The Long, Cold Recycle
MONTEVIDEO, Uruguay, February 7, 2002 (ENS) - A path-finding independent project to help clear Antarctica of junk has overcome a final hurdle, with the unloading here of a shipment of 1,000 metric tons of scrap metal.
Three years after it began, the British based Mission Antarctica project has cleared the scrap from Russia's Bellingshausen base. It also took tons of trash out from three other stations on King George Island, off the northern tip of the Antarctic Peninsula.
Final negotiations with Uruguayan authorities held up unloading for several days before on February 1 the rusting remains of abandoned machinery, drums and building materials were lifted off the ship Anne Boye.
Up to 30 metric tons of oil and paint waste were not accepted. These will go to a specialist treatment plant in Europe, Mission Antarctica said.
But some countries remained too impoverished to mount a cleanup, despite the scale of their problems.
Mission Antarctica, led by British polar adventurer Robert Swan, marshalled extensive corporate help for the Bellingshausen cleanup. Backers included Merrill Lynch and the biotechnology company Serono.
Work on the project has been under way for at least three years. For the past two austral summers, mission members worked at gathering the material, cutting it up into manageable pieces and removing liquids to safe containers.
Then late last year heavy lifting equipment was shipped to Bellingshausen aboard Anne Boye. The project struck trouble when the Danish registered ship grounded in Fildes Bay. But it was refloated within 24 hours by the Argentinean tug Castillo.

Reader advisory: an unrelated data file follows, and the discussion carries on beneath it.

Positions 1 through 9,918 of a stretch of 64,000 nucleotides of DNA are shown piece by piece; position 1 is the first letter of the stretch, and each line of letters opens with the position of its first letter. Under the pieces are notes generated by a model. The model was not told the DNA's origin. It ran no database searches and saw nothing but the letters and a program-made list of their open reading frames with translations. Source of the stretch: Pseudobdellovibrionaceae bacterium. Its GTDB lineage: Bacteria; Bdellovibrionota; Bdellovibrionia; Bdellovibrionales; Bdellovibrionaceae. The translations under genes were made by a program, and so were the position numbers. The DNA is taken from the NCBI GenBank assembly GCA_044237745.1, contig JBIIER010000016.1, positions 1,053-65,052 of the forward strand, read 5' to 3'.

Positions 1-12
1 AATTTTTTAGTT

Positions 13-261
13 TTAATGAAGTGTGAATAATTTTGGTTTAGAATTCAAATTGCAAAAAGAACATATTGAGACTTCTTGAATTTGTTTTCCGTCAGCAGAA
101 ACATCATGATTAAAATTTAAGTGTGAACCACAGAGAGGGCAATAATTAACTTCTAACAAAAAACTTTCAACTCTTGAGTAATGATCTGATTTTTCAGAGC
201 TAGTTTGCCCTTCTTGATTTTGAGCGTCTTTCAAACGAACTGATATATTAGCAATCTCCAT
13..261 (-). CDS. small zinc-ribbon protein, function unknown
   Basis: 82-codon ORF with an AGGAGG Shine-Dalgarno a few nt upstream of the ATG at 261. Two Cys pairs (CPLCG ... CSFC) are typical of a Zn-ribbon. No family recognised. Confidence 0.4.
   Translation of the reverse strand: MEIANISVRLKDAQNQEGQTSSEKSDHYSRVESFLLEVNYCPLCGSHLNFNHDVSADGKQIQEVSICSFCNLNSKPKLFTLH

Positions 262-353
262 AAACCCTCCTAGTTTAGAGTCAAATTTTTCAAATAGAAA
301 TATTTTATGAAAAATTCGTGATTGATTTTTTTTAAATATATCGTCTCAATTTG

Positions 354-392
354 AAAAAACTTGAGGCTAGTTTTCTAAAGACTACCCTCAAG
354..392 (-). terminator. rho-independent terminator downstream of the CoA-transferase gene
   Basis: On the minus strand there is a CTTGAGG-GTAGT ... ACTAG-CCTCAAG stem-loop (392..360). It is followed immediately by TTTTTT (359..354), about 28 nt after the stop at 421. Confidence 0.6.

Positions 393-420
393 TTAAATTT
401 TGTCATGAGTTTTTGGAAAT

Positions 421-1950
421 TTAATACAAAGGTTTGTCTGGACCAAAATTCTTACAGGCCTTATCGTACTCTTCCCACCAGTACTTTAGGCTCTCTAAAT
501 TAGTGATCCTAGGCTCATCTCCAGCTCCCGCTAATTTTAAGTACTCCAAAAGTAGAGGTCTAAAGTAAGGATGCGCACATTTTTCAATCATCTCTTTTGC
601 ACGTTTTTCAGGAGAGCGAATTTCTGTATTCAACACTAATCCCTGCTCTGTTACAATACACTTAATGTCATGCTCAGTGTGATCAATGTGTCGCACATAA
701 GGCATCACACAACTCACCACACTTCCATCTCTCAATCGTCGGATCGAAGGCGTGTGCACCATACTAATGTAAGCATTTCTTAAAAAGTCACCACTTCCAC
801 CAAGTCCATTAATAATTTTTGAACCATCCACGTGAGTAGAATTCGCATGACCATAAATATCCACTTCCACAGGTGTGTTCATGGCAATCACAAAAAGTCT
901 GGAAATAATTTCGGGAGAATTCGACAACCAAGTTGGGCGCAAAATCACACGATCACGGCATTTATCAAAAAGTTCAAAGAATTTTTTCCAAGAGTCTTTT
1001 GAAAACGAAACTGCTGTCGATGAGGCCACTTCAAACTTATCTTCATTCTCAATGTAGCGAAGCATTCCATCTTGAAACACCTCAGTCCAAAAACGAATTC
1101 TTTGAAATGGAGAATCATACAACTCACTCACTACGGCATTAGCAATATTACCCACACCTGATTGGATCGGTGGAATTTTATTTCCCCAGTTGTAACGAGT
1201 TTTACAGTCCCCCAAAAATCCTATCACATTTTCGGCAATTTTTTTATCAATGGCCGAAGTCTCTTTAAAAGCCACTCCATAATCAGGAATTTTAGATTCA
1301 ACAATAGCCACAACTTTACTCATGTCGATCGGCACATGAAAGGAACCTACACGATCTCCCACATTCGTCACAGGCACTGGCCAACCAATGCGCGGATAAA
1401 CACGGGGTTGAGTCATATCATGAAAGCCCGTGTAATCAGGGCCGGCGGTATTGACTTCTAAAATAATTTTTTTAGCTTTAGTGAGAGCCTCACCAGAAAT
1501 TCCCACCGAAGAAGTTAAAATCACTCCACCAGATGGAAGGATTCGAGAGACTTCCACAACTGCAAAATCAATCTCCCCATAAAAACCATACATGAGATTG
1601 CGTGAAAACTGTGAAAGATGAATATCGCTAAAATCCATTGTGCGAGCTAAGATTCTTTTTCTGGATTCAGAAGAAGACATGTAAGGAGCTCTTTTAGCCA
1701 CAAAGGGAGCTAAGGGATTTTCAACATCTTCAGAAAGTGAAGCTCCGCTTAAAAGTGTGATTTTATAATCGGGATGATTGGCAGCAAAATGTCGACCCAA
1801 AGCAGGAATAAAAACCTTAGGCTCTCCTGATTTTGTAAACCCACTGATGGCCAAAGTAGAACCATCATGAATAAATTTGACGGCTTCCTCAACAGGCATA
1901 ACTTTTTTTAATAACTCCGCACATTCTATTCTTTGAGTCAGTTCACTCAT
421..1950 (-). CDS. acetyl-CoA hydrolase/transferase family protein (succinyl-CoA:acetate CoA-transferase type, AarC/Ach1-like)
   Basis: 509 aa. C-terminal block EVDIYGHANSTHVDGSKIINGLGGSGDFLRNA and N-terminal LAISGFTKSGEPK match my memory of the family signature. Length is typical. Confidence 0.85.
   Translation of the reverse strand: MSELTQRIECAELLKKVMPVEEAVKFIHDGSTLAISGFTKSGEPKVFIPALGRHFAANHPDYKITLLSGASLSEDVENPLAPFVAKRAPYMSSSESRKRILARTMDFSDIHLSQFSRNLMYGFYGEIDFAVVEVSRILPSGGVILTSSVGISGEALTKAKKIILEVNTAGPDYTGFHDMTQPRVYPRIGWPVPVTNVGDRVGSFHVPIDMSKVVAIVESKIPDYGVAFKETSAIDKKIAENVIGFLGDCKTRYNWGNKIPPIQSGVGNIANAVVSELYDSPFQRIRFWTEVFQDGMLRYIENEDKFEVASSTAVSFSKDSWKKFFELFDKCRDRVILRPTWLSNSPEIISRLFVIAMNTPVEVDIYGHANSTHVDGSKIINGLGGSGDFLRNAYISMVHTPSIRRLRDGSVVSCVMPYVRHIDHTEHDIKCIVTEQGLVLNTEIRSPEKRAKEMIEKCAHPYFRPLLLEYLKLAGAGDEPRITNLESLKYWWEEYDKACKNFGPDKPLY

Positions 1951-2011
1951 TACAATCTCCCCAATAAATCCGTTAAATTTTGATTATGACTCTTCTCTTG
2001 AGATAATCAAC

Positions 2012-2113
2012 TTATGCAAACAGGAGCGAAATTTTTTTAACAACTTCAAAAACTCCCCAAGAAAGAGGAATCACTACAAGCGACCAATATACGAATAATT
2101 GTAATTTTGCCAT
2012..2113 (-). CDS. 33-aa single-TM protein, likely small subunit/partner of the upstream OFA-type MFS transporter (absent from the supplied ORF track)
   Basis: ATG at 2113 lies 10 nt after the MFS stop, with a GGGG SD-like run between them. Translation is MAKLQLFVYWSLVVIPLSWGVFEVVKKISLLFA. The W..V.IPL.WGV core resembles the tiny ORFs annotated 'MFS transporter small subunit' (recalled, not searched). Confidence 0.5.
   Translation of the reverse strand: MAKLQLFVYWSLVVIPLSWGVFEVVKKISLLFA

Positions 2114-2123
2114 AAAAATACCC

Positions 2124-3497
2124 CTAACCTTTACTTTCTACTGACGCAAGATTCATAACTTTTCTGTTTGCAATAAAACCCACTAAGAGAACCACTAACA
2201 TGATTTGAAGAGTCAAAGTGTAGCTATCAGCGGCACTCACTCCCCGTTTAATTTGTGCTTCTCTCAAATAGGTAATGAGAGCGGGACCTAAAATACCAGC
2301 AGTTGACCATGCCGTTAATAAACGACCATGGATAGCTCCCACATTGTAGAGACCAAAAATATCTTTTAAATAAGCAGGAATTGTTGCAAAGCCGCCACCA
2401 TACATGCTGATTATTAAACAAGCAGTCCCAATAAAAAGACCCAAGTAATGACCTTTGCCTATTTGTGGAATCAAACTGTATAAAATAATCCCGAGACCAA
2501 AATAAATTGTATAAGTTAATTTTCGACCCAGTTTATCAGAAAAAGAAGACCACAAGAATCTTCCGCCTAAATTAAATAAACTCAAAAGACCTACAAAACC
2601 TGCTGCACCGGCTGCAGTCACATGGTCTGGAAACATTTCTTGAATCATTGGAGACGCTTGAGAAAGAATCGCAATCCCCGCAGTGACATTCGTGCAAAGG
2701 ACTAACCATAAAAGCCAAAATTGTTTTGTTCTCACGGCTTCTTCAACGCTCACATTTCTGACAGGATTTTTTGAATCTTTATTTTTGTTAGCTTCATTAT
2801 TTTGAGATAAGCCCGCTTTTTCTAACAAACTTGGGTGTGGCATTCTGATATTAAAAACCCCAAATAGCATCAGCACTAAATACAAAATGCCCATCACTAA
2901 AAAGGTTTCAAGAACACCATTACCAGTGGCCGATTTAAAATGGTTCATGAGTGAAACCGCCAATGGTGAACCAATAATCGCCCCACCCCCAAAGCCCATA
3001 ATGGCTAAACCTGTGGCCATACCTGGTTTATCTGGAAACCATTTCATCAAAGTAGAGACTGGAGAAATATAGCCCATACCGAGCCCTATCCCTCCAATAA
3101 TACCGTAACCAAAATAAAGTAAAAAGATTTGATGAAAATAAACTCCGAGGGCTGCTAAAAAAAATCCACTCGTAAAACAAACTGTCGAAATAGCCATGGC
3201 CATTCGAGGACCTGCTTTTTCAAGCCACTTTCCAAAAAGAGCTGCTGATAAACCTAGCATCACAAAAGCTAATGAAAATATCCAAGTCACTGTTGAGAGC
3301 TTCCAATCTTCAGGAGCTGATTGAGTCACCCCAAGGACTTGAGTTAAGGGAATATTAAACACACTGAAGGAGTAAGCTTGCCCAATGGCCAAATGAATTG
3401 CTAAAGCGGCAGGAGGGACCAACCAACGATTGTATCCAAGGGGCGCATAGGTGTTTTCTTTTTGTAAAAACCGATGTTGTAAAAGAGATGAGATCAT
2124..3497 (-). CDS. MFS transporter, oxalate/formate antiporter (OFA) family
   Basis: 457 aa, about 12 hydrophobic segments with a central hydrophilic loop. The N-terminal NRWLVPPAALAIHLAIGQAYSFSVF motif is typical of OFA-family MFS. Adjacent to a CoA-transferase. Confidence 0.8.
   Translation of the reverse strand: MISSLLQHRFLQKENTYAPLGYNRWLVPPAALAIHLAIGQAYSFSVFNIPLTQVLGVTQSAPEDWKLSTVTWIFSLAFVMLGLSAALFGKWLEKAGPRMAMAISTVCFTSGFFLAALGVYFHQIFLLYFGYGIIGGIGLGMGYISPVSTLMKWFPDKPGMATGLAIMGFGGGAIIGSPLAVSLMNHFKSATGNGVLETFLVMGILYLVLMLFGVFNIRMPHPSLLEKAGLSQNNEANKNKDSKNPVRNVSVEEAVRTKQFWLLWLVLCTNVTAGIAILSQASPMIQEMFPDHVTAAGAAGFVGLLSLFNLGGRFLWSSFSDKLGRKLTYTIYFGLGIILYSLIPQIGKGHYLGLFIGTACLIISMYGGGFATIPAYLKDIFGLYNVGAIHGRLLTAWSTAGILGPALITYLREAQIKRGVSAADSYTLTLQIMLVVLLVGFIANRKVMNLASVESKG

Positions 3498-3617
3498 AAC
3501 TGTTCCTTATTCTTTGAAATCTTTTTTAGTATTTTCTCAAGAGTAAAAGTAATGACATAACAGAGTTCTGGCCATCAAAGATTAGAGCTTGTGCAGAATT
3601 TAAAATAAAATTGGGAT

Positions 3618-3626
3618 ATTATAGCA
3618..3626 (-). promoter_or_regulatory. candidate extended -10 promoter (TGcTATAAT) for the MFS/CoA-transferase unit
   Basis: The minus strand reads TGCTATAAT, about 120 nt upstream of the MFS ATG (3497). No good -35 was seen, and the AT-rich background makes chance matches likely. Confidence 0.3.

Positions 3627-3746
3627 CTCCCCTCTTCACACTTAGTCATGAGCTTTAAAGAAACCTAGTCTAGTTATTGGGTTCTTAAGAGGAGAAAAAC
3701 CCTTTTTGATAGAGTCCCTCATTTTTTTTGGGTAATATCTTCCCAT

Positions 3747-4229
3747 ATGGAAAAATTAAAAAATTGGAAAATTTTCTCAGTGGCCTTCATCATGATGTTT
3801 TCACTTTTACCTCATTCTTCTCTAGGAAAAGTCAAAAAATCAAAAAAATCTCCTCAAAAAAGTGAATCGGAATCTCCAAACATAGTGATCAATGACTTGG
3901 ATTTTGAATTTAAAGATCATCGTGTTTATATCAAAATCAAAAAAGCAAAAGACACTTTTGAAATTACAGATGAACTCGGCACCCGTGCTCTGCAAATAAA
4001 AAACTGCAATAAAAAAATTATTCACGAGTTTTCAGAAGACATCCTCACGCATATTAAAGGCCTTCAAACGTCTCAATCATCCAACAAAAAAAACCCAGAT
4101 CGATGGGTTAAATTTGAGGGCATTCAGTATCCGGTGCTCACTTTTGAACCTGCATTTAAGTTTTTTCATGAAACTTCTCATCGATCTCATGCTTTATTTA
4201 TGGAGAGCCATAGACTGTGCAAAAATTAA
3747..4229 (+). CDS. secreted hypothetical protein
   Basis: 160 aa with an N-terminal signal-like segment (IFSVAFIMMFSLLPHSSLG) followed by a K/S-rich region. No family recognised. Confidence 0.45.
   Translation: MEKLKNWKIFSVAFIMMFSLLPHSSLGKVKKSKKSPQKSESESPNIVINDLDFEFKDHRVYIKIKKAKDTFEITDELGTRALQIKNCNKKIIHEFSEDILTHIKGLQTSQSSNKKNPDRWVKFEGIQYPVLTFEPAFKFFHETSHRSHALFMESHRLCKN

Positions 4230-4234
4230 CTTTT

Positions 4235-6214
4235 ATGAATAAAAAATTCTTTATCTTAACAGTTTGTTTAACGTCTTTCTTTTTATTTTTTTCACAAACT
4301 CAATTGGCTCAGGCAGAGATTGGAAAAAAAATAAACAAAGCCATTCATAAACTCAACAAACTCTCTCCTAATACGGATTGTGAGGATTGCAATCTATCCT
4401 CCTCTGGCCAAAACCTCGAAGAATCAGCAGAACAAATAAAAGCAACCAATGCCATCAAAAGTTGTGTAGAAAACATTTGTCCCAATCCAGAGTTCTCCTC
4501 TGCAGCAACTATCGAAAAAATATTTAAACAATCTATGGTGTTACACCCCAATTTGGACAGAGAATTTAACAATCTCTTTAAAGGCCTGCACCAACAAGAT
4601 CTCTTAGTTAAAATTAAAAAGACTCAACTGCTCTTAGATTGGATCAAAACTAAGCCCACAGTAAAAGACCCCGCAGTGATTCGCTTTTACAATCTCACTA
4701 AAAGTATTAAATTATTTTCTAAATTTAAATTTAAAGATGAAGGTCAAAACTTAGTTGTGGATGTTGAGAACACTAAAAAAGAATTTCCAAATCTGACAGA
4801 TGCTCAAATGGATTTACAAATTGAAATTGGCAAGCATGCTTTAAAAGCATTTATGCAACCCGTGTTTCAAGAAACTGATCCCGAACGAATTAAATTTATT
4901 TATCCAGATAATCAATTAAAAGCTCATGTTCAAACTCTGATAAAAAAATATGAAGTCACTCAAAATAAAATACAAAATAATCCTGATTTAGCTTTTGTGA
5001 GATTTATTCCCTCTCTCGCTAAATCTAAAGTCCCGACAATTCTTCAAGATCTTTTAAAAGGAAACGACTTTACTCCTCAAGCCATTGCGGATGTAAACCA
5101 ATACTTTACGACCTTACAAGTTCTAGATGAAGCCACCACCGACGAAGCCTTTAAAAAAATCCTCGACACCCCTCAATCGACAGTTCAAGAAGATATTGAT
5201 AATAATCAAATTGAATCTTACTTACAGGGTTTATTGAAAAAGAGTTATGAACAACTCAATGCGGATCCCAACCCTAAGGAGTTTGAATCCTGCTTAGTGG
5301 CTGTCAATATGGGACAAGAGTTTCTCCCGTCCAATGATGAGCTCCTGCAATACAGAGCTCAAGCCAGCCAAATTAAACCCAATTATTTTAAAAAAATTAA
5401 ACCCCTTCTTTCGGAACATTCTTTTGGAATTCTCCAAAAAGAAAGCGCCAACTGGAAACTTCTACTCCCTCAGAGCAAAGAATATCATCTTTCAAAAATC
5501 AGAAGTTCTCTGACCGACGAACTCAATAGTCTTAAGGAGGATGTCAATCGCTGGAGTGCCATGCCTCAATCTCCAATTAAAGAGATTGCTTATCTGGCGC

Assisted by Russian national program members, Mission Antarctica volunteers then collected the waste in open top skips and lifted these onto a barge to be floated to Anne Boye, moored about one kilometer off the base.
The Bellingshausen work was completed in favorable weather ahead of schedule. In addition, around 40 tons of waste was taken from each of Chile's Frei, Uruguay's Artigas and Poland's Arctowski bases.
One of three British volunteers, environment scientist Clive Clasby, who drove the shore crane, said it was a valuable lesson in how such cleanups could be managed. "One day I hope to see part of the Antarctic that is less industrial," he said.
Buoyed by the success of the operation, Mission Antarctica plans to take its message to this year's World Summit on Sustainable Development in South Africa, and carry on with other cleanup work.
"We would love to cooperate with other bases and countries to help make and sustain Antarctica as the pristine wilderness she should be," said project spokesman Adrian Evans.
Published in cooperation with The Antarctican online at: http://www.antarctican.com